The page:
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Why does Vanguard's Dividend Growth Fund not show dividend growth according to yahoo finance's historical distribution data?

In 1993, Vanguard's Dividend Growth Fund Investor shares (from here on out it will be known as VDIGX) distributed a total of $0.96 in dividends. If I had bought a share on Jan 4, 1993 at 10.93, then I would have gotten an insane 8.7% dividend yield which is significantly higher than the S&P 500's 2.7% dividend yield. However, in 2013, the total annual dividend paid was about $0.49, which a lot less than the dividend I would've gotten in 1993. Note all of this data was obtained using yahoo finance.

While the above example used specific dates, it does appear that, when graphing the data, the dividends have not been growing at all in this fund. What I would like to know is whether the data I am looking at is accurate. Specifically, are the dividends in yahoo finance adjusted for inflation and that's why there doesn't appear to be any dividend growth in the fund. If its not inflation, then could someone provide a reasonable explanation as to why there doesn't appear to be any dividend growth?

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    According to the web page for the fund on the Vanguard web site, Effective December 6, 2002, the fund changed its investment objective and concentration policy. Prior to making these modifications, the fund was called Vanguard Utilities Income Fund, reflecting its former policy of investing in income-producing stocks of utilities companies. The performance prior to December 6, 2002, reflects the fund’s performance under its former investment objective and concentration policy. – Dilip Sarwate May 9 '14 at 3:37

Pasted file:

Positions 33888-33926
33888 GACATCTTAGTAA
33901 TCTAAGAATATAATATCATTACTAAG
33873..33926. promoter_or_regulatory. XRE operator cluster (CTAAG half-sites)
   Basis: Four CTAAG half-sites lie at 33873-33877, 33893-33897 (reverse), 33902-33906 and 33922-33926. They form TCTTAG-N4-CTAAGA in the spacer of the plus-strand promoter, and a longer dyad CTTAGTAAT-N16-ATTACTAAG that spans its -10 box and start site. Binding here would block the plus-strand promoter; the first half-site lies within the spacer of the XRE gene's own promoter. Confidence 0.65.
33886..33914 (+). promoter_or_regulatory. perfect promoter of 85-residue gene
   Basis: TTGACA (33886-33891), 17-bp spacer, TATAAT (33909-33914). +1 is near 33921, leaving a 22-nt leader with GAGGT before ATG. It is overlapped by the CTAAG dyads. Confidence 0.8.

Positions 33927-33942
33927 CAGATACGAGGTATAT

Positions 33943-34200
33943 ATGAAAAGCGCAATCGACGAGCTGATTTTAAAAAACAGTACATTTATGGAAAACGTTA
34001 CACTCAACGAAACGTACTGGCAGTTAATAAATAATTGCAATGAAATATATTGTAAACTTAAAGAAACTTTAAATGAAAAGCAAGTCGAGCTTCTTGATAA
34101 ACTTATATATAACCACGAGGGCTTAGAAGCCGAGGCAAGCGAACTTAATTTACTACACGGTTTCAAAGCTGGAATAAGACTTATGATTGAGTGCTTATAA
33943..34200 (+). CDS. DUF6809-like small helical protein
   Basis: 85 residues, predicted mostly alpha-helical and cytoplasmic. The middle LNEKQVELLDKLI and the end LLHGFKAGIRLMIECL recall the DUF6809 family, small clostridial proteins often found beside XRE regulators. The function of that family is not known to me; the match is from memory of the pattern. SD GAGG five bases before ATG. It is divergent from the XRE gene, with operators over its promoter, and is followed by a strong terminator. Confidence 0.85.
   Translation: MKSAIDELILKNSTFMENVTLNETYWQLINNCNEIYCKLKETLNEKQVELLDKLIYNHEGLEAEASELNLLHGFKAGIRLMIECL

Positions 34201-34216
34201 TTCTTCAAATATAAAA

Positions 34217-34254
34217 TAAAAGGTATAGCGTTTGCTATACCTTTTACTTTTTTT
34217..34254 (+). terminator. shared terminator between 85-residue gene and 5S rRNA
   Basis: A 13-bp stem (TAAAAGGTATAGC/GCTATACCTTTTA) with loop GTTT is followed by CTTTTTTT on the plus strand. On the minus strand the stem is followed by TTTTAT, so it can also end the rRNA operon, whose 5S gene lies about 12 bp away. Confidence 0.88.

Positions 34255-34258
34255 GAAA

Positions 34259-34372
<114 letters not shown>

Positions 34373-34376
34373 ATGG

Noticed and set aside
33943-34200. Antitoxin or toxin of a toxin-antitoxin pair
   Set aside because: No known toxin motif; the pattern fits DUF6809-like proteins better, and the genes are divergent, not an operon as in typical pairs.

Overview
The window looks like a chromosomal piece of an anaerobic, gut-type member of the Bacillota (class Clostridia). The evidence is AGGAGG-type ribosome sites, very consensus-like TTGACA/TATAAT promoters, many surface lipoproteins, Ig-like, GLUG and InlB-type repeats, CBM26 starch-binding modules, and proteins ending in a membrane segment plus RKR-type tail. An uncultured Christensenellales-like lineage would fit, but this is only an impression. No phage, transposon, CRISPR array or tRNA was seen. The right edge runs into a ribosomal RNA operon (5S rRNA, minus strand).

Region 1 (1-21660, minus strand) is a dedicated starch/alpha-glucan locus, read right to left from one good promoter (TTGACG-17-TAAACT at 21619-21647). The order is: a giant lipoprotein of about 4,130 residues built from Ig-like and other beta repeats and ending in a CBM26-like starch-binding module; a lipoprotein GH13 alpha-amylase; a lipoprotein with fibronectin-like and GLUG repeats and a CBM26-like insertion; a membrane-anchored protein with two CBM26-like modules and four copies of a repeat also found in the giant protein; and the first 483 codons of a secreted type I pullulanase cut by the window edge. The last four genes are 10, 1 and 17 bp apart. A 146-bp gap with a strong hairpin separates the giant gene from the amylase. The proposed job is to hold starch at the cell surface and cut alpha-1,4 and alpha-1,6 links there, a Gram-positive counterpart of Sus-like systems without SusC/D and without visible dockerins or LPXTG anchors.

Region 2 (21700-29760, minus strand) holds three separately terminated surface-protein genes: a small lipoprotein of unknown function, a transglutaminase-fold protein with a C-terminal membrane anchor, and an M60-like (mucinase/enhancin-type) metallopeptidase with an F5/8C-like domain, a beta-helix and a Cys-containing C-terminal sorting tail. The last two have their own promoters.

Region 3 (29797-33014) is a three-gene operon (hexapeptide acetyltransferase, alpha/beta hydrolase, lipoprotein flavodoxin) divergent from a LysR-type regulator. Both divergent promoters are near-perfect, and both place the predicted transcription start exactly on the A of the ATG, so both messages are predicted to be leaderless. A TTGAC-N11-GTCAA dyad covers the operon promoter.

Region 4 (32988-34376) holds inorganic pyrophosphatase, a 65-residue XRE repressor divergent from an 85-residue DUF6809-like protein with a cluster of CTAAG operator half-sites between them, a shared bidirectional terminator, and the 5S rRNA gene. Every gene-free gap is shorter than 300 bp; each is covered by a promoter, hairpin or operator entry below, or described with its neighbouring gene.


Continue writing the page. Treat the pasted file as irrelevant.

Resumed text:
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I think you are mixing up forward looking statements with the actual results. The funds objective

The fund invests primarily in stocks that tend to offer current dividends. It focuses on high-quality companies that have prospects for long-term total returns as a result of their ability to grow earnings and their willingness to increase dividends over time

Obviously in 1993 quite a few companies paid the dividends and hence VDIGX was able to give dividends. Over the period of years in some years its given more and in some years less. For example the Year 2000 it gave $ 1.26, 1999 it gave $ 1.71 and in 1998 it gave $ 1.87

The current economic conditions are such that companies are not making huge profts and the one's that are making prefer not to distribute dividends and hold on to cash as it would help survive the current economic conditions.

So just to clarify this particular funds objective is to invest in companies that would give dividends which is then passed on to fund holders. This fund does not sell appreciated stocks to convert it into dividends.

  • This combined with @Dilip Sarwate's comment provided the answer I needed. Thanks. – Jason Zhu May 9 '14 at 13:20
  • @Dheer Do you know of a US mutual fund that sells appreciated stocks and passes the gains to the shareholders as dividends instead of as capital gains? That is, a mutual fund that "convert it into dividends" as your last sentence suggests happens with some mutual funds? – Dilip Sarwate May 9 '14 at 16:20
  • @DilipSarwate Nope I don't know any Fund in US that does it. Not sure if its legal in the US. – Dheer May 12 '14 at 8:12

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